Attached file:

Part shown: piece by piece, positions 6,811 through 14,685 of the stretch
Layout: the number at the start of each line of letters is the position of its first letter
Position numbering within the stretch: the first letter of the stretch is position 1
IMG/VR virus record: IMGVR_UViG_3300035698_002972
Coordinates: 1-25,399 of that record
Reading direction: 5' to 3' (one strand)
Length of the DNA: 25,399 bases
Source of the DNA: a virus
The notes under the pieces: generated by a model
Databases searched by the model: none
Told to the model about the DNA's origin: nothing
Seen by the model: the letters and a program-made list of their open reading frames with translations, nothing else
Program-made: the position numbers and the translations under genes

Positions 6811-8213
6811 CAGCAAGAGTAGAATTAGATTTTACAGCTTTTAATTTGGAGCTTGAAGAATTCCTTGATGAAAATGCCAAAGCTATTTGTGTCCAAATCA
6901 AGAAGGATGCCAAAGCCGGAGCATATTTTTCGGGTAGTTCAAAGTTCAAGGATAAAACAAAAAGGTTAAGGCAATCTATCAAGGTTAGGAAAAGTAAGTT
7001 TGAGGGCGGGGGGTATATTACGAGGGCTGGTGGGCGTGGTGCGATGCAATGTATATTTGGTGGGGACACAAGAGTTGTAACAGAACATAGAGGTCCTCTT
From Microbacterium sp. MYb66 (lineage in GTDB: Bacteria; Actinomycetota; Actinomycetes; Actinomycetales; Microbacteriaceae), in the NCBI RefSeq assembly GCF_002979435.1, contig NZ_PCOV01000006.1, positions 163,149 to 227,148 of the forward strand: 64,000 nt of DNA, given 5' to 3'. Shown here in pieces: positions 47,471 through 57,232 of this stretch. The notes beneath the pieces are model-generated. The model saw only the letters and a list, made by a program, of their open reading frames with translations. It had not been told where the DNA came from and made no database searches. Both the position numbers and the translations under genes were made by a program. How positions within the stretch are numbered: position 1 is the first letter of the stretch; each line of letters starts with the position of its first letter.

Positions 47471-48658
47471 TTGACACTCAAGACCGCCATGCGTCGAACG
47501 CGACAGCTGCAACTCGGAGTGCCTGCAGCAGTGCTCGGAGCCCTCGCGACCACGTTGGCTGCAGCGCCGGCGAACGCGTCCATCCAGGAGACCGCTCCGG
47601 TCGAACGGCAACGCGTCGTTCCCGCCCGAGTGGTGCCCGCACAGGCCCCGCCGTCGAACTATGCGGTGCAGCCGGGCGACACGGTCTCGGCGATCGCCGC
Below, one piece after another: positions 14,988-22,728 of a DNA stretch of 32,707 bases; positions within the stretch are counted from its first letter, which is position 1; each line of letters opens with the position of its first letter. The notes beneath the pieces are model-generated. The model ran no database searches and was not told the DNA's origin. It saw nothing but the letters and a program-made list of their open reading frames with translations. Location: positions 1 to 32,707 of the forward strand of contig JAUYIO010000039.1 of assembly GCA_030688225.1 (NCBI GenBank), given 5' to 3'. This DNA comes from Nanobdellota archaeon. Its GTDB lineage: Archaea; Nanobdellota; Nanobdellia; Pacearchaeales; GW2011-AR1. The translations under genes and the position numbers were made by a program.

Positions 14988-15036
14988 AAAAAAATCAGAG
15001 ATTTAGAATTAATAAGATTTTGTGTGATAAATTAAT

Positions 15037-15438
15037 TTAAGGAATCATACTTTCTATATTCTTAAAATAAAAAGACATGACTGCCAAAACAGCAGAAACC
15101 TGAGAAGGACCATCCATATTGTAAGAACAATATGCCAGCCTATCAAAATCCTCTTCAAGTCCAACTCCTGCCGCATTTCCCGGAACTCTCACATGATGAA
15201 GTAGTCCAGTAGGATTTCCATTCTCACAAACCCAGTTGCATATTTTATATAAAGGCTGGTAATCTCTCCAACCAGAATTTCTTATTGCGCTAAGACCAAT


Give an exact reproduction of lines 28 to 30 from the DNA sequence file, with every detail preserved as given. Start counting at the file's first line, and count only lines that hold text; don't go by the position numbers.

15037 TTAAGGAATCATACTTTCTATATTCTTAAAATAAAAAGACATGACTGCCAAAACAGCAGAAACC
15101 TGAGAAGGACCATCCATATTGTAAGAACAATATGCCAGCCTATCAAAATCCTCTTCAAGTCCAACTCCTGCCGCATTTCCCGGAACTCTCACATGATGAA
15201 GTAGTCCAGTAGGATTTCCATTCTCACAAACCCAGTTGCATATTTTATATAAAGGCTGGTAATCTCTCCAACCAGAATTTCTTATTGCGCTAAGACCAAT